Australia’s marine parks are suffering. Here’s what we need to do

A sea turtle at sunset.

A sea turtle at sunset. Photo: Getty

Australians are laid back, ocean-loving people.

Most of us live close to the coast, which stretches almost 50,000 kilometres and is linked by more than 10,000 beaches – more than any other country on the planet.

We’re surrounded by magnificent oceans and a vast network of more than 60 marine parks and sanctuaries, home to many marine habitats and species.

Sadly some of these parks and sanctuaries aren’t in great shape.

The New Daily spoke to several experts who outlined the threats facing Australia’s unique ocean environments and what everyday Aussies can do to save them.

Marine parks

The Great Barrier Reef, Queensland. Photo: Getty

Some 45 per cent of Australian waters are made up of “protected marine parks”, federal government data says.

These waters are “hotly contested” by other interests, such as mining companies and commercial fishers.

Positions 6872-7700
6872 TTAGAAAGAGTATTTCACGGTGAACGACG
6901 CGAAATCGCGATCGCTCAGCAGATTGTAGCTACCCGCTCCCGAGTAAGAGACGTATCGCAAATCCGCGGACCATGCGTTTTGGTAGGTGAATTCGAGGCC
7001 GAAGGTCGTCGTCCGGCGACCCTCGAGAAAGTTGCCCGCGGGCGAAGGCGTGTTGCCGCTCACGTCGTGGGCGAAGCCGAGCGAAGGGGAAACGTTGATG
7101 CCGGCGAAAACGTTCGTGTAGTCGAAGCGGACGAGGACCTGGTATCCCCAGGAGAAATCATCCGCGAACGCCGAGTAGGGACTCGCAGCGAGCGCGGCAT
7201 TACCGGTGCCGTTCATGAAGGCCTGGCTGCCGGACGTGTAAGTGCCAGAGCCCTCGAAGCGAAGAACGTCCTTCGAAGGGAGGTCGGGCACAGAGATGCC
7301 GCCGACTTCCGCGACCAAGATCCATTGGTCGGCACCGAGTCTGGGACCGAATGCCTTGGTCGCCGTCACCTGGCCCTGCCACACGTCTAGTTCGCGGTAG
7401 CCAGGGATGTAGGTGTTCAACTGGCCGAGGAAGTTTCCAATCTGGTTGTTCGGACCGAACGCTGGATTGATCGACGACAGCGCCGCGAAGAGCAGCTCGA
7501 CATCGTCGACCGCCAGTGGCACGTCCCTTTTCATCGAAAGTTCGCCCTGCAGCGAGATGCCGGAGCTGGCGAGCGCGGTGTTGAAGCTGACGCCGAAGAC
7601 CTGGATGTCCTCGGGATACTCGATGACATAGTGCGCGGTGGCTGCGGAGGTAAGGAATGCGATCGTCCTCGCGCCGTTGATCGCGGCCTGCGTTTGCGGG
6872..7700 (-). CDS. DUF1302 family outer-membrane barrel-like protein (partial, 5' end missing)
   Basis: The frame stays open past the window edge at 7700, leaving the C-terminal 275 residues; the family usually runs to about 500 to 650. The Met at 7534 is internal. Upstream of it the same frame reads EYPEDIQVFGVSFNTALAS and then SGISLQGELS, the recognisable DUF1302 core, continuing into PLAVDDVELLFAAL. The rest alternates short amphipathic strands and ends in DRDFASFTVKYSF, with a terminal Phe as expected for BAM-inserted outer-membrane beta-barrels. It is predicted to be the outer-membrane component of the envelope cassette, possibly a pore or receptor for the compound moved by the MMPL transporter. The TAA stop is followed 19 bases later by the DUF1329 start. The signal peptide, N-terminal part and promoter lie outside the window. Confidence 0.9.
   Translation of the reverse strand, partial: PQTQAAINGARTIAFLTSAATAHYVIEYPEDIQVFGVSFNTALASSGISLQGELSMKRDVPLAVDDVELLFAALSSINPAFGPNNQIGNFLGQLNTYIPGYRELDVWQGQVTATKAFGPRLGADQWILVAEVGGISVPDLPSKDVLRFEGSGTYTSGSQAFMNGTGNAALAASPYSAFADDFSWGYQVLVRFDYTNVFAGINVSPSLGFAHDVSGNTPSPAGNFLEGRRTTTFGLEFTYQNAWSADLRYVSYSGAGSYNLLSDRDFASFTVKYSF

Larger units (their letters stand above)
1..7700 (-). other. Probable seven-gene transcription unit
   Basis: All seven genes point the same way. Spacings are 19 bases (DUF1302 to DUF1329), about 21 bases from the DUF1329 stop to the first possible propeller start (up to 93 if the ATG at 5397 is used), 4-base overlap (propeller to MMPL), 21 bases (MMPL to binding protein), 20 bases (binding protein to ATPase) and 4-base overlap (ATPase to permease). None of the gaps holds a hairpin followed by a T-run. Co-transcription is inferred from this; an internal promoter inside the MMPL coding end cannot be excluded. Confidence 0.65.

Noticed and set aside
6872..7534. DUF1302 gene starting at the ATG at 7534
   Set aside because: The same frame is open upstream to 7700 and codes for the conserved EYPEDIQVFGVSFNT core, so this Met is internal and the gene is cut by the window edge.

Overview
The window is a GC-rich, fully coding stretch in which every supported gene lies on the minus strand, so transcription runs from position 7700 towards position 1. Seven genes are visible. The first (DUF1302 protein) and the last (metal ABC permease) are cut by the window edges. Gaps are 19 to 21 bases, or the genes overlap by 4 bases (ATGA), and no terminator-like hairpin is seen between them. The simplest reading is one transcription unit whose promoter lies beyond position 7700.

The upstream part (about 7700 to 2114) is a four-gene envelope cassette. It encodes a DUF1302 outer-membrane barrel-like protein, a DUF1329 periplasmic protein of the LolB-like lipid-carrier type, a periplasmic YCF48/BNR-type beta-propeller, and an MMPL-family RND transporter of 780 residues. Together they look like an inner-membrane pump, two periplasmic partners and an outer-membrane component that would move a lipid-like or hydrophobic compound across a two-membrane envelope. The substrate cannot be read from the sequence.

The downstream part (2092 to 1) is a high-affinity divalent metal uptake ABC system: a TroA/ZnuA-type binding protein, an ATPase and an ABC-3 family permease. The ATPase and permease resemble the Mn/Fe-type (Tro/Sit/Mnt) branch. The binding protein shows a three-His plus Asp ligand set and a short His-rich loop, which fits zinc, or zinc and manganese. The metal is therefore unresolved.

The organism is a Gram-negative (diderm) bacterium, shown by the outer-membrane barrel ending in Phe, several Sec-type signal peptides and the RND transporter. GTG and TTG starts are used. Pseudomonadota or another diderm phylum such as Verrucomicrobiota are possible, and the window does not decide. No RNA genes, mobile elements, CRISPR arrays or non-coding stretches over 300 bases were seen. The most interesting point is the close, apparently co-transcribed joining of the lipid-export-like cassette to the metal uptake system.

Only 17 per cent of Australia’s oceans are considered “sanctuaries” that are fully protected from the extraction of oil, gas and fish stocks.

The sanctuaries are what Australian scientists consider to be the real heart of marine parks.

Global warming ‘insurance’

Marine Conservation Society fisheries and threatened species campaign manager Tooni Mahto told TND that marine sanctuaries were Australia’s “insurance policies as the oceans adapt to global warming”.

She warned not enough was being done to protect these havens.

“The level of protection is much lower in Australia … it’s simply not where it needs to be as the oceans adapt to climate change and global warming,” Ms Mahto said.

“Sanctuary zones are what scientists need to ascertain the state of the oceans.”

Some attempts to expand levels of protections in parks have met resistance from the public, ecologist Vincent Raoult from the University of Newcastle said.

He says people are often against enhanced legislation.

“Sometimes it’s people who habitually fish in a given spot for a long time and they don’t want to lose it,” Dr Raoult said.

“They probably misunderstand the benefits of marine parks … parks produce essentially overflow of fish because they become healthy habitats.